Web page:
We also suspected that also meant bringing all their forces under their own artillery guns, which is exactly what they did. After the Strelkov retreat, when the Ukraine Army made their next big push, they came under heavy and well-coordinated artillery fire and took heavy losses in the armor, troops, and morale. We knew that SU-25’s would be sent in to bomb the rebel armor positions, but then the next surprise card was played.

The rebels exposed bait positions for air attacks (broken down armor) and ringed them with MANPAD circles to have two shots at attacking planes… while making their attack runs and then exiting. Plane losses became regular, and rebel morale went even higher with each falling plane. And we know now that trained European veterans were coming into the Republics in growing numbers, as anti-fascist freedom fighters. In their TV interviews, they openly stated they were fighting for a better cause than the Kiev troops, and both sides knew it.

The next clue on the changing situation came after the continued military reverses and complaints of poor support from Kiev. Dmitri Yarosh, one of the key Euro-Maidan nationalists who put the current government into power, threatened them. He said that if the support system for the E. Ukraine war did not get straightened out quickly that he would pull his Right Sector units out of the front lines and take them to Kiev to ‘fix the mess there”…a rather overt threat of a coup. Thus began Yarosh and the Interior minister exchanging taunts and barbs. I began to see signs of another coup in the making.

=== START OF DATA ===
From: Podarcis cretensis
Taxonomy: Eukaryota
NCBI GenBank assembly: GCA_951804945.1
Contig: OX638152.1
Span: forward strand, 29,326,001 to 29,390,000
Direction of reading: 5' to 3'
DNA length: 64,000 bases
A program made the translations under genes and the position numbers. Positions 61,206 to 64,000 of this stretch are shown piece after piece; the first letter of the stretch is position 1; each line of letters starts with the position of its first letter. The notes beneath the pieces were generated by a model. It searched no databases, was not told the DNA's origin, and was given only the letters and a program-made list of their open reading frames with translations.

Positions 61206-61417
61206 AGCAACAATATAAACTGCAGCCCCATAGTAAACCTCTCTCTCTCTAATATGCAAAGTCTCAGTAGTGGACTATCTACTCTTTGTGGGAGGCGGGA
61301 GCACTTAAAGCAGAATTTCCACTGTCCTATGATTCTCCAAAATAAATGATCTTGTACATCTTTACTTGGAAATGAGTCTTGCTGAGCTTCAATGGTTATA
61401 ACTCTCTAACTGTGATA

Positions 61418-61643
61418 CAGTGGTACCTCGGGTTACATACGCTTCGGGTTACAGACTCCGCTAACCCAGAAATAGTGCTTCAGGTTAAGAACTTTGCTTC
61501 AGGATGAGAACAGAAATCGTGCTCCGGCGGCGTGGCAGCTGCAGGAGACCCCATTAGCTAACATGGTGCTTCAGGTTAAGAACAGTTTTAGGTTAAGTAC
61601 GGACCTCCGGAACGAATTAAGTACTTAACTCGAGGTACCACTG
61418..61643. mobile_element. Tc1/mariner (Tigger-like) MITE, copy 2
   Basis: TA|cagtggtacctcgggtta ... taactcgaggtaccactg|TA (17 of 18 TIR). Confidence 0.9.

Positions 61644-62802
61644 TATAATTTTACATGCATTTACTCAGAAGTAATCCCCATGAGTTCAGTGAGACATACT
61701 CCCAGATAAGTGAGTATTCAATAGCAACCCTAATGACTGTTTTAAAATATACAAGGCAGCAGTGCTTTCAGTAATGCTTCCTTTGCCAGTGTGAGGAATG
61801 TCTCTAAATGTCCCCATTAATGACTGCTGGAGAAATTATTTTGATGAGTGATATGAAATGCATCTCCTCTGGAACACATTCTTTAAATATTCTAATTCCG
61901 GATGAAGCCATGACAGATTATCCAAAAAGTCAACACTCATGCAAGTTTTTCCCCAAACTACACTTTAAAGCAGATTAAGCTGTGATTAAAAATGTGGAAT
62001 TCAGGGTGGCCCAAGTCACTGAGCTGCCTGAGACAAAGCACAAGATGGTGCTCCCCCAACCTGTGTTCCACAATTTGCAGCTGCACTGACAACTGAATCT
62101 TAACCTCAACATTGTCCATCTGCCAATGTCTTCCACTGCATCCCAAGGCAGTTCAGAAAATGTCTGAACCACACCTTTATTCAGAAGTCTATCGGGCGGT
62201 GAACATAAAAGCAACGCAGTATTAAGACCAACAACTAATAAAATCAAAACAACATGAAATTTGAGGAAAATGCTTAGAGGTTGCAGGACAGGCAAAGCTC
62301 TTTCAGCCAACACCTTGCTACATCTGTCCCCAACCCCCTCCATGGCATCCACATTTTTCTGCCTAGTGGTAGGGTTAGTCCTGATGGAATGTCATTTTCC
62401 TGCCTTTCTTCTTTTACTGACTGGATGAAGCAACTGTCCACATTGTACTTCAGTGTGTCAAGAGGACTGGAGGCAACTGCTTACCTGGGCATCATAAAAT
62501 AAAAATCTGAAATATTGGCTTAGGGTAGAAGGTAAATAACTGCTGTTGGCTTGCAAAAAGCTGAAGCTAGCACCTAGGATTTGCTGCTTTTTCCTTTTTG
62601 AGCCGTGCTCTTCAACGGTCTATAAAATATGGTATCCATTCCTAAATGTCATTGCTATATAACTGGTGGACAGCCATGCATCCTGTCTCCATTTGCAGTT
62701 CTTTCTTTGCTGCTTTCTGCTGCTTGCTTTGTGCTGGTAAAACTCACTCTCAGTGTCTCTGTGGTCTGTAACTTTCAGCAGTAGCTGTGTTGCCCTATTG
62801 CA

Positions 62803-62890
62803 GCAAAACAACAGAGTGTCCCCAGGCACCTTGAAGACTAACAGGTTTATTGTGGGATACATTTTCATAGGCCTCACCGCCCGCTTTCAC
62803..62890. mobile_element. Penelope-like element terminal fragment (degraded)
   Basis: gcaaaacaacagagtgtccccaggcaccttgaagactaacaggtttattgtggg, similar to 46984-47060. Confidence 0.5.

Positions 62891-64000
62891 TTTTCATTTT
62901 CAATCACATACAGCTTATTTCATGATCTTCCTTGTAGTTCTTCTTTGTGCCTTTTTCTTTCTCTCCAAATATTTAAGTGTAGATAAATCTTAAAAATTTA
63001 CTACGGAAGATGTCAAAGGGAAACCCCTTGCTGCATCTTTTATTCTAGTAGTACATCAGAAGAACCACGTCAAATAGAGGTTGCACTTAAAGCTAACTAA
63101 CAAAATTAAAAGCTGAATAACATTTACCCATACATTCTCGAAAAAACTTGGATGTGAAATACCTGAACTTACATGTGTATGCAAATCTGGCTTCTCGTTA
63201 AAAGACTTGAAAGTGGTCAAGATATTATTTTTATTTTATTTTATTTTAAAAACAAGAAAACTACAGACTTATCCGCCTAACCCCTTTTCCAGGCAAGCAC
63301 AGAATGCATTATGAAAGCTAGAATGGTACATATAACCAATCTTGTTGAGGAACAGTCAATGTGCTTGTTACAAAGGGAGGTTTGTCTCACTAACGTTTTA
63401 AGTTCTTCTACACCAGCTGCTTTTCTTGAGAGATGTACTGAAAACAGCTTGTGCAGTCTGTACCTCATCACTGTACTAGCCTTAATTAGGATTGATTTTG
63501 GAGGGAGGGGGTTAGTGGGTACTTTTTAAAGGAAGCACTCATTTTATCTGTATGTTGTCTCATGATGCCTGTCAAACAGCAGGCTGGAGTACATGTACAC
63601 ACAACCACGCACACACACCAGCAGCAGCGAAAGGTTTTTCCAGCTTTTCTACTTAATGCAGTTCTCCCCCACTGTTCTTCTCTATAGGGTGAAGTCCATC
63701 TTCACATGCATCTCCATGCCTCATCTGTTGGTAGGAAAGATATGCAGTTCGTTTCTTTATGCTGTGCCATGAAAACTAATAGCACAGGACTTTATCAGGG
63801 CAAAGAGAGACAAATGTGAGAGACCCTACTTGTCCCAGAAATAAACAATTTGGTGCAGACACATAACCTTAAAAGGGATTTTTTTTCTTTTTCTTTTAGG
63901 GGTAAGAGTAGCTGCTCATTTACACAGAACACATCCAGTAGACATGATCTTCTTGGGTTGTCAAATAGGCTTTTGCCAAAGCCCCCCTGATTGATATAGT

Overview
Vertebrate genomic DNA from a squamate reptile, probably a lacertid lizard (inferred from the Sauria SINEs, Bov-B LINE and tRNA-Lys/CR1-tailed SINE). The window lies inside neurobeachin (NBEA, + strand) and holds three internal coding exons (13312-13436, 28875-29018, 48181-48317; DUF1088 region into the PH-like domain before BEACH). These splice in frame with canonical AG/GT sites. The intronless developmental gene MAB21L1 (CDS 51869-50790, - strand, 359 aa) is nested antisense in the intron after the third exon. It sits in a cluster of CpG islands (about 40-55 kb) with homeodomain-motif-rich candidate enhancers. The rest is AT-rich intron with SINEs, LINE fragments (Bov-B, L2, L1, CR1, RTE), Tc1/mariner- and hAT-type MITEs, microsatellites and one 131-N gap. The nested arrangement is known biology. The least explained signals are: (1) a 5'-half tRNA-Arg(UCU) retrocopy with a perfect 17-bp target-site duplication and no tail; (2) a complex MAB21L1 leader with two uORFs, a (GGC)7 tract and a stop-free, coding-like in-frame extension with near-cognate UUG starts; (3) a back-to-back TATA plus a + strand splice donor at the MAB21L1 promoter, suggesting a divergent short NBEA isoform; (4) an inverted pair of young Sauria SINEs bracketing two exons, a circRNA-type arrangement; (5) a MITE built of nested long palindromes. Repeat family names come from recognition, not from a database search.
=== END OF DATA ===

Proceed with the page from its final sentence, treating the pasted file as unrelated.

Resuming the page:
So here we are today with a ceasefire in place, however imperfect as they all are. The New Republic leaders surprised us all by quickly stating while the ink was still damp on the ceasefire agreement that the offer of a federated status was no longer acceptable to them. They want full independence only, which even Putin has stated he does not support, as that would be opening a whole new can of problems.

But then I rethought a few things. Poroshenko dismissed Parliament because the opposition was blocking getting a budget passed, and he called for new elections this fall. But last week another big card was played when the national polls showed that the support numbers for the War Party group, who had been behind the “anti-terrorist operations” in the East, had taken a dive.

Western media swept that news under the rug, but the bad poll numbers obviously were a key factor in the US’ and EU’s quick attitude improvement over getting some peace talks started. That was the best way to salvage the Poroshenko government — by taking the wind out of the growing anti-war feelings in a Ukraine that wants to see more effort on fixing the dire economic situation before the cold season.

Frankly, who will be controlling the government after the fall parliamentary elections could be anyone’s guess. The Republic leaders seem to feel that time is on their side now, and if a new government wants to get rid of a troublesome East, it would derail the West’s plans for Ukraine.